Existing Home Sales Rise 7.6%, But Remain Very Low

In some more lukewarm news about the economy today, existing home sales increased 7.6% in August to an annualized rate of 4.1 million, according to the National Association of Realtors. That might sound good, particularly after July's dramatic 27% decline. But excluding July, existing sales were still the lowest since at least 1999.

To be sure, sales were a lot better than they were in July. They remain 19% lower than August 2009, however. Here's a chart that provides some historical perspective:

NAR existing sales 2010-08.png

You can see that the most recent bar above is still the second smallest shown. If home sales are stabilizing at this very low rate, then they will have trouble keeping up with the housing inventory going forward. Foreclosures are still occurring in very high numbers, which banks reportedly working hard to delay to keep weak sales from bringing down prices further.

In fact, existing home inventory also declined slightly in August, by 0.6%. That's not great, but it's certainly better than July's 3.1% increase. Here's the inventory chart:

NAR inventory full 2010-08.png

You can see that it remains quite high. That's part of the reason that home prices have declined for two straight months. The median national home price fell by 0.5% in July and another 1.9% in August to $178,600. That's virtually flat to where NAR said prices were a year earlier at $177,200.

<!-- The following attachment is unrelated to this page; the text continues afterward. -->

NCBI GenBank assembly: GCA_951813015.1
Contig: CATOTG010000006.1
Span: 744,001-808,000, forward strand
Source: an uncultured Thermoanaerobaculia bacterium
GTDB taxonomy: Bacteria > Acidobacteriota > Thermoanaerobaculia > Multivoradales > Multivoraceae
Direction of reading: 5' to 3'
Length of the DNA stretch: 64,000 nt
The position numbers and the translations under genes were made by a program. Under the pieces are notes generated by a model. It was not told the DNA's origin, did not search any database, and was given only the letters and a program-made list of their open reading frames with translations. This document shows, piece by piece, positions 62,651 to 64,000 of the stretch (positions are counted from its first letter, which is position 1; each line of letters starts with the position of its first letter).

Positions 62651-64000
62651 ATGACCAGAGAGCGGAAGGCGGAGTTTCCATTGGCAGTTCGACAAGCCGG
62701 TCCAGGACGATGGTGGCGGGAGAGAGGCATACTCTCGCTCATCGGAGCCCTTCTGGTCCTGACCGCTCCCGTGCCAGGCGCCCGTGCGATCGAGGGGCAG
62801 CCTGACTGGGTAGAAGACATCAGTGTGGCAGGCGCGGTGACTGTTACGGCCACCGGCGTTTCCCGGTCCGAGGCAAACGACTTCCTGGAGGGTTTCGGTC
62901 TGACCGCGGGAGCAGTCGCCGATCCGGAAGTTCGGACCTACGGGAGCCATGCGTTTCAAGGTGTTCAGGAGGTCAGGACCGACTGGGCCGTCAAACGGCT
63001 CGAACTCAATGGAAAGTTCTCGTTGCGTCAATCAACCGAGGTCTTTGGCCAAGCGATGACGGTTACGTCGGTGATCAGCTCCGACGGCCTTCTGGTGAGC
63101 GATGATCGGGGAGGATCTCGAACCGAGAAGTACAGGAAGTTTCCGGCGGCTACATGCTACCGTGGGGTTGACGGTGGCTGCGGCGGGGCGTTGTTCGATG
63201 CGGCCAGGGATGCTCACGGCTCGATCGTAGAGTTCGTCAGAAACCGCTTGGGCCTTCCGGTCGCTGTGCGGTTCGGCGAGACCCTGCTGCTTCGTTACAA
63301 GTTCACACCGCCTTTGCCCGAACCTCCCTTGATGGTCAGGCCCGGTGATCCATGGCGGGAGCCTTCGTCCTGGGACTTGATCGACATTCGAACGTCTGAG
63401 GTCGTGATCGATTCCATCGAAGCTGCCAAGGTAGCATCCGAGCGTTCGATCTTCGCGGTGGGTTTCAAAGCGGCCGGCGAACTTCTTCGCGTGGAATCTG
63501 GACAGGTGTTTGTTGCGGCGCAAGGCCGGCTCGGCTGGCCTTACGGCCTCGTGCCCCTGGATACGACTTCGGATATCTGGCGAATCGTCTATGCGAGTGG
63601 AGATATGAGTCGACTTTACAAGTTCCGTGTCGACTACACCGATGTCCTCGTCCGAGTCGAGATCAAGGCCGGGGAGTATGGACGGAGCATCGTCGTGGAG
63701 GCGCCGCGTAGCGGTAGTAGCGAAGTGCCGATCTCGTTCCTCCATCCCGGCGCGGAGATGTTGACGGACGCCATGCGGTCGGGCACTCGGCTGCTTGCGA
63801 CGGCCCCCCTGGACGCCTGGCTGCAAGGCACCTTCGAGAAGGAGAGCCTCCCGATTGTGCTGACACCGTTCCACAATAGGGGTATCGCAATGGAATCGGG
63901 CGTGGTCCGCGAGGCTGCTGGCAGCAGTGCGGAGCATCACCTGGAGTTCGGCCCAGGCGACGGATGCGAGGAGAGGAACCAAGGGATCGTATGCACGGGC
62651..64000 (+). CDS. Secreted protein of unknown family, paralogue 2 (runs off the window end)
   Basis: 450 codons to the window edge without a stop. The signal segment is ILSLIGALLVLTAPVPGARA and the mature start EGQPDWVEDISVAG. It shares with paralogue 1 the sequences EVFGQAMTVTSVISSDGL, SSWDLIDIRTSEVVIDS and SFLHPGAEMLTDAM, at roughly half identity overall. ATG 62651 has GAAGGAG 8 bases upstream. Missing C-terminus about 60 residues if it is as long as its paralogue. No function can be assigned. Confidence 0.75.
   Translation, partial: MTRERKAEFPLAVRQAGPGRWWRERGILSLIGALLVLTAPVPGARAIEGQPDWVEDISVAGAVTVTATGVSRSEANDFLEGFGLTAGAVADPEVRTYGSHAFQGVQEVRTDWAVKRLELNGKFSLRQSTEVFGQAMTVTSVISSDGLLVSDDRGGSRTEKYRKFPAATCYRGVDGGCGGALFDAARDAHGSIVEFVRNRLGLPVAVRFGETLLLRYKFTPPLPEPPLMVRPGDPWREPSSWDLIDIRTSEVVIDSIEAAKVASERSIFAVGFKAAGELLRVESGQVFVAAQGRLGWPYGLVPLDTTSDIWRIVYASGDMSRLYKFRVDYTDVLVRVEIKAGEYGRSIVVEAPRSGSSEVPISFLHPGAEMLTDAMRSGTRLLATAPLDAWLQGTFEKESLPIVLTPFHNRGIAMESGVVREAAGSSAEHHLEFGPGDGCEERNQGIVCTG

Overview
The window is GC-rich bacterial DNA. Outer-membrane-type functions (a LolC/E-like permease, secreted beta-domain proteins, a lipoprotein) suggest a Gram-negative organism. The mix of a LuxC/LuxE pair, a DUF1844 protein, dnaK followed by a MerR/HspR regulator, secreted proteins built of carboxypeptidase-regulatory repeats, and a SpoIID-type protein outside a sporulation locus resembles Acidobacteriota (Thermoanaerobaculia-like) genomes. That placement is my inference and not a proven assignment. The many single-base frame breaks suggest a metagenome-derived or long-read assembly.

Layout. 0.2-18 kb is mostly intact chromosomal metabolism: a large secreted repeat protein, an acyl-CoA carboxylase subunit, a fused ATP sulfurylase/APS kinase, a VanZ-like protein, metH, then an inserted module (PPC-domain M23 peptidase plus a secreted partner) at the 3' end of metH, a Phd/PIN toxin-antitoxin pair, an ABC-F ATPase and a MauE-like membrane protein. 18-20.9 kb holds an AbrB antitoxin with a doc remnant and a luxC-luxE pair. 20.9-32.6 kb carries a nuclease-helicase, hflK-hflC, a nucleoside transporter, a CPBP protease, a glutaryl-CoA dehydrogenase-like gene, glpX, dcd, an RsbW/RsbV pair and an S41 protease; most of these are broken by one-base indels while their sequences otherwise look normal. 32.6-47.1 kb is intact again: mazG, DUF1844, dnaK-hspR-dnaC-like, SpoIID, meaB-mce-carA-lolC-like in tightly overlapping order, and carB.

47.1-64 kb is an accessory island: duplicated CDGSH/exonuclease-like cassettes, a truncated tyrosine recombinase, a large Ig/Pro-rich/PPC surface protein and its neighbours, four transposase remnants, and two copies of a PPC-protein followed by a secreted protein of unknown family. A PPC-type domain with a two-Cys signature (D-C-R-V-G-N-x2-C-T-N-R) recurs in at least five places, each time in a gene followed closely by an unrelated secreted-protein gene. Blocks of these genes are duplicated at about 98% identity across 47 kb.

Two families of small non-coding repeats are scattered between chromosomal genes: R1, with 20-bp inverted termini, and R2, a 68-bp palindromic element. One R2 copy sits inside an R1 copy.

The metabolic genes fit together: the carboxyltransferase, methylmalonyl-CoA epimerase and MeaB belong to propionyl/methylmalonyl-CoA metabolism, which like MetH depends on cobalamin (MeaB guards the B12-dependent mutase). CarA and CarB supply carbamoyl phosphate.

The residential real estate is in a state of limbo at this time. The home buyer credit distorted the market, and now it begin to stabilize at whatever sales rate better reflects actual demand going forward. Since it's just a few months since the credit's influence is gone, it's hard to say if we're there yet. But for now, the August sales numbers continue to suggest that home buyer demand is quite weak.

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Daniel Indiviglio was an associate editor at The Atlantic from 2009 through 2011. He is now the Washington, D.C.-based columnist for Reuters Breakingviews. He is also a 2011 Robert Novak Journalism Fellow through the Phillips Foundation. More

Indiviglio has also written for Forbes. Prior to becoming a journalist, he spent several years working as an investment banker and a consultant.

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